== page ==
There are other challenges that mean Støre probably won’t be able to take much if any time off this summer. In addition to all the time and money that Russia’s war on Ukraine is demanding (Støre recently returned from meetings with all the other Nordic prime ministers and then another NATO gathering), his Labour-Center government is being sued once again by environmental organizations furious over its ongoing commitment and further expansion of the oil and gas industry, even as Norway is struggling to meet its climate goals. More on that later, but Norwegian governments (both Labour- and Conservatives-led) have become so dependent on the money pouring in from oil and gas that they simply won’t or can’t cut it off. More expansion of Norwegian offshore oil and gas production is underway, instead of the contraction sought by those worried about climate change and, not least, the United Nations.

Støre making a point during his pre-summer briefing. PHOTO: Statsministerens kontor/Kaja Schill

Støre’s government also faces huge costs over the long-proposed electrification of the troubled Melkøya gas plant off Hammerfest in Northern Norway, pressure from the EU to get tougher on emission cuts and other climate measures, and over preservation of forests that timber-owners want to cut down and cash in on. Newspaper Dagens Næringsliv (DN) reports that Støre’s government had aimed to address such issues involving climate cooperation and carbon fees but Labour couldn’t get the pro-oil- and pro-landowners Center Party to agree. Støre and Center Party leader Trygve Slagsvold Vedum, who also serves as Norway’s much-criticized finance minister, only won a mandate to come to terms behind closed doors.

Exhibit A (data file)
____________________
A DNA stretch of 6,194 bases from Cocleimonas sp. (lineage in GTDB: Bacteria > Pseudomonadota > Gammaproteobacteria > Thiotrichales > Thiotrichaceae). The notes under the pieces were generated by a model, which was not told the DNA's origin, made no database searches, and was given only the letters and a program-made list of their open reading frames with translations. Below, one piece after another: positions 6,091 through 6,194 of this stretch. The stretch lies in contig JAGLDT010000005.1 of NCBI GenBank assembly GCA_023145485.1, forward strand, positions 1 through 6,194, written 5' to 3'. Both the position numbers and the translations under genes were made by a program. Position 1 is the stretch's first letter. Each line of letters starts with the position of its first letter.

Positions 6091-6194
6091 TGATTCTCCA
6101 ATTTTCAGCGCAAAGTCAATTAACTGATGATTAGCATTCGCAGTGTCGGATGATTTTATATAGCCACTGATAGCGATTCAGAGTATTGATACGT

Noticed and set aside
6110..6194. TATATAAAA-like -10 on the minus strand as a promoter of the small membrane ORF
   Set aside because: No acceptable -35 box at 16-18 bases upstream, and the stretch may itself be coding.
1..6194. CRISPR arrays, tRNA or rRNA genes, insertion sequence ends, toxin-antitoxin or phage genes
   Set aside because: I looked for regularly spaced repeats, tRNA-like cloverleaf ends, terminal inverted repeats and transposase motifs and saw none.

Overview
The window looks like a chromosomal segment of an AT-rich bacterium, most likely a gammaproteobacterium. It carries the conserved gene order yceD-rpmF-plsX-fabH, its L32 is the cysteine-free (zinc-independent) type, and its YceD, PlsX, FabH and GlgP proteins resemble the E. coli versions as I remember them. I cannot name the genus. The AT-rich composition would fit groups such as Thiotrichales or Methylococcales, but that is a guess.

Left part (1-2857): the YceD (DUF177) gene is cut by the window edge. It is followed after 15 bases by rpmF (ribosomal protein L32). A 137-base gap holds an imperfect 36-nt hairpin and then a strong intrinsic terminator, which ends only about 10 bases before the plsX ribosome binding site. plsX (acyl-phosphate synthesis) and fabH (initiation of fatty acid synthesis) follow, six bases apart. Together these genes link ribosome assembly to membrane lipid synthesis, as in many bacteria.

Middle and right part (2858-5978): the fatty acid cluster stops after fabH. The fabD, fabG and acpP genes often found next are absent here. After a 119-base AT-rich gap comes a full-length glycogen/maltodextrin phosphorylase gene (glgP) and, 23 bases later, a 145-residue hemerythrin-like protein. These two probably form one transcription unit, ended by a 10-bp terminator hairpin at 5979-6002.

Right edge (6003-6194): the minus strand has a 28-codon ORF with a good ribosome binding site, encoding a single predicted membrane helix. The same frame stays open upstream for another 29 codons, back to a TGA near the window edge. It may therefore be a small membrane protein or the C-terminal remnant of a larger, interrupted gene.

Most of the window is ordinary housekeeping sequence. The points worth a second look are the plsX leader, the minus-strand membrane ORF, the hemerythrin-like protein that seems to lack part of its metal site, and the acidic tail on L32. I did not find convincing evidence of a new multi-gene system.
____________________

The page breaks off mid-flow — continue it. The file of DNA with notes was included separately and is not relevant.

“Some of these issues take time because they raise questions and demand evaluations that can lead to new proposals,” Støre confirmed to DN, “but they will be landed in the days and weeks to come.”

He hopes for the same in the debate over the electrification of Melkøya, expected to cost at least NOK 13.2 billion and cut carbon emissions by around 850,000 tons. It’s not just the money at issue, but the fact that the project will consume lots of the electricity needed elsewhere in Northern Norway. Center doesn’t want to electify Melkøya, while Labour does, since it’s one of the only ways to significantly cut Norway’s emissions.

‘Will find a solution’
Støre, as always, told DN that he has faith his government “will find a solution,” just like he hopes Labour will prevail in municipal elections despite polls indicating otherwise. “Our goal is to get through these times,” Støre said at the press briefing, whether it’s the war in Europe, the urgent need to improve defense and preparedness, the high prices and high interest rates or how the Conservatives’ side is winning away voters. Støre’s delayed summer party and his optimistic prelude stressed “secure economic management,” the need to keep supporting Ukraine and the 50,000 Ukrainian refugees who have come to Norway, and government support for Norwegians, too.

“We just have to do what politics in reality is all about: setting priorities,” Støre said. He predictably chose to stress the positive, like Norway’s low unemployment rate, high levels of investment in business and high business profits. He still vows improvements in elder care and social welfare services and, he added, “imposing measures that create jobs and cut emissions so we can meet climate goals. These are big demands, solved best together.” Berglund